Listening to Tony Blair, as prime minister, making a speech was often a moving experience. His labour conference address of 2001, days after the 9/11 attacks; the short and staccato signing off in the Commons as he left office. Yes, he had a team of speechwriters but Blair's delivery and pace were brilliant.
So it's little surprise that, since leaving office two and a half years ago, one of his major income streams has been from gigantic fees from his agents, the Washington Speakers Bureau, for speaking engagements. We've had details of the cost - sometimes hundreds of thousands of pounds - but the content has rarely been revealed. It could only be imagined that, for the price, Blair has peppered every speech with never heard before anecdotes and witty jokes to please his audience.
As the Independent on Sunday revealed yesterday, Blair gave a speech at the opening of a methanol factory in Azerbaijan. The fee was paid by the WSB, but presumably it originated with AzMeCo, the firm owned by an Azeri oligarch whose plant Blair was at. It took me several emails to draw out few facts from Blair's office, but in the end I came across the full speech - £90k for 20 minutes - myself on the company's website - read it for yourself at azmeco.com and look up press releases.
When I read it, I couldn't quite believe my eyes. It is a truly awful speech, laden with sycophancy towards his millionaire hosts, repetition and one name check - the thinnest of anecdotes about Al Gore. If I were Nizami Piriyev, the oligarch owner of the factory, I would ask for my money back. But, of course, it is Blair's gold plated endorsement of the factory they are paying for, not the great oratory.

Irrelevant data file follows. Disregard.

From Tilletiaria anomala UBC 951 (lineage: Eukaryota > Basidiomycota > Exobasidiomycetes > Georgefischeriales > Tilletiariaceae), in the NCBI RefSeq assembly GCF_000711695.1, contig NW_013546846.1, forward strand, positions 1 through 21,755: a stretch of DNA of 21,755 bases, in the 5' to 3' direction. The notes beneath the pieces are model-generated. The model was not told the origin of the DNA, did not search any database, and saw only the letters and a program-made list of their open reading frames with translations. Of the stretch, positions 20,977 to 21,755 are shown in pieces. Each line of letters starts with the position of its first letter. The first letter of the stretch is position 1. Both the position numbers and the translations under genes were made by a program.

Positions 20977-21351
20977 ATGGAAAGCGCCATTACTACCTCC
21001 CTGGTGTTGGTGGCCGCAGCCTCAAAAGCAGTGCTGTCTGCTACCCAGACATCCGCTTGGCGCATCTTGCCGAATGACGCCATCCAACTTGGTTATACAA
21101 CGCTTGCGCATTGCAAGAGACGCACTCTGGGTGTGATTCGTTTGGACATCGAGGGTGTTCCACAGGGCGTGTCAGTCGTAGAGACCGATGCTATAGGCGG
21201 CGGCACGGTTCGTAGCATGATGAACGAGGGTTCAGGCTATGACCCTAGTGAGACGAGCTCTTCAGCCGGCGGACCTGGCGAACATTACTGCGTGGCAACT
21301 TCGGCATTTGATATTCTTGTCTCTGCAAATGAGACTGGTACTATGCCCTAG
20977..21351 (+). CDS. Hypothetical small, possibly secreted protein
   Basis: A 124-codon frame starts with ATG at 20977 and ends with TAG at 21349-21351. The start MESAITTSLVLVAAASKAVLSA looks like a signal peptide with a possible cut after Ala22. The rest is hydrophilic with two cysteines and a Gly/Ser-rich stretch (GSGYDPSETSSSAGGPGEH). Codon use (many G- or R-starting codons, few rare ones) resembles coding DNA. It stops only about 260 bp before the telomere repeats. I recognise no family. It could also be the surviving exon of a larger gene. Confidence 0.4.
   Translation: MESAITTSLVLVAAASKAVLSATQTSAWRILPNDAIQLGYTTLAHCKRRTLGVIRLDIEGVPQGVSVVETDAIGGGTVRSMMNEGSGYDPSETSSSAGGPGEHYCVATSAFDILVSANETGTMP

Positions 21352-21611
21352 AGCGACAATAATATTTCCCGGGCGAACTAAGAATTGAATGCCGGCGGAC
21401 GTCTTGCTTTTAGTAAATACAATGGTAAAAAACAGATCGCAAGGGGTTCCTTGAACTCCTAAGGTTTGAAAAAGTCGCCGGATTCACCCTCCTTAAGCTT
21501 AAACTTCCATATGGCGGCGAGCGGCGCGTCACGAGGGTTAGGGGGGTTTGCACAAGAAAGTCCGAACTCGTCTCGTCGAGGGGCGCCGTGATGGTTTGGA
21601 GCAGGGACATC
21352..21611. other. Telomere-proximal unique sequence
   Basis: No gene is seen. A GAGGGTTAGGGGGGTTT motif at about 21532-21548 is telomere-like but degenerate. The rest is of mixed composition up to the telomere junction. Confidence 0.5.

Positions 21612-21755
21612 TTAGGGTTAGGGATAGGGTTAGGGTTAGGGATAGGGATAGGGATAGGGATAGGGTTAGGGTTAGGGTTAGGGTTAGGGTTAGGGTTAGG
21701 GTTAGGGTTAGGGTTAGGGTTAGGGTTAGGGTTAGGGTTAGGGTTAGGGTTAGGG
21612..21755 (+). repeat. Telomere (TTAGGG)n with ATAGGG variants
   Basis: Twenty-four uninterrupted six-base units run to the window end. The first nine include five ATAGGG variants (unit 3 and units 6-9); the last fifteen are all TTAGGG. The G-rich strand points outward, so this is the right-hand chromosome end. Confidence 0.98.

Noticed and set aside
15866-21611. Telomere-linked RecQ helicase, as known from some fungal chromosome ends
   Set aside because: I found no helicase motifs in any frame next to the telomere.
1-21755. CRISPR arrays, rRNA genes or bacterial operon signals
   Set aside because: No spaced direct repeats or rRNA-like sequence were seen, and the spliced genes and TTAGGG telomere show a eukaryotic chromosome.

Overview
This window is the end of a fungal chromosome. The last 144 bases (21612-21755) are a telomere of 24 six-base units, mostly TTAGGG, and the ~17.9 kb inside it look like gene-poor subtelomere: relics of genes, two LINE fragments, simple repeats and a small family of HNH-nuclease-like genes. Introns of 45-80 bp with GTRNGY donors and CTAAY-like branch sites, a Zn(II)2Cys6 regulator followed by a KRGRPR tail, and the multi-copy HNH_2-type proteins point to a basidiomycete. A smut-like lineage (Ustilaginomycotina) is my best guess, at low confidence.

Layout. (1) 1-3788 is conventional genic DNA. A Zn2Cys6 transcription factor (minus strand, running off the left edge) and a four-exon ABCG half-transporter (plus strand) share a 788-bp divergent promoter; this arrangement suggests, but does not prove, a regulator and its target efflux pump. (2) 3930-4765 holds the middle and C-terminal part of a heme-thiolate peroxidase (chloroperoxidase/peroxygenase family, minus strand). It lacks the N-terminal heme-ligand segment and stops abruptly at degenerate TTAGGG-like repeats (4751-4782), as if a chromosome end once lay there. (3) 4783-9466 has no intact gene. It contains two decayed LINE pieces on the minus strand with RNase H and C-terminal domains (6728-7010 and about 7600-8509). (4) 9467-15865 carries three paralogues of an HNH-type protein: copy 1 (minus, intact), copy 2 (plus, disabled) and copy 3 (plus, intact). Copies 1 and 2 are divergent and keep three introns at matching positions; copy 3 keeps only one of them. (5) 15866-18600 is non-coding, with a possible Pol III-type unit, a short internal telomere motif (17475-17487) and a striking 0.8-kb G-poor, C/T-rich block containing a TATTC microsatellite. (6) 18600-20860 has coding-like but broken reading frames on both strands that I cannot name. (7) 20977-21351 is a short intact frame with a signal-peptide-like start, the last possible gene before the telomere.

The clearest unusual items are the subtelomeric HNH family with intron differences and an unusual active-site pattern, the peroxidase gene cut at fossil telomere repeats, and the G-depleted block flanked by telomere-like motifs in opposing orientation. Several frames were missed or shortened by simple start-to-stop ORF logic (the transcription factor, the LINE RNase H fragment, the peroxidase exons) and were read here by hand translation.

Blair praised AzMeCo as leading the way, on the eve of Copenhagen, in clean energy. Yet Greenpeace has ruled it to have zero environmental benefits: the methanol is produced using natural gas, a fossil fuel, and the European reconstruction bank which has donated £100m to the project has raised environmental hazard concerns over the site.
Tony Blair's involvement in this is as grubby as the carbon footprint of the AzMeCo plant.
Blair, it seems, is now available to the highest bidder for the kind of low-grade endorsement a c-list celebrity would give to a supermarket opening. The more money he makes, the cheaper his name appears to become. I know of a number of Blairites who now regard two Tony Blairs: the great labour leader and prime minister, before leaving office, and the one who touts himself around the world to the rich and the powerful, no matter how dubious their product or reputation. (It should be said Blair also held talks with the President Aliyev of Azerbaijan, whose election was ruled undemocratic and who banned the BBC from broadcasting in his country).
These Blairites wince at his adventures, preferring to concentrate on the Early and Mid Blair. Perhaps, after all, it would have been better if Blair had won the EU presidency, so he would no longer feel the need to cheapen himself in his desire for more money.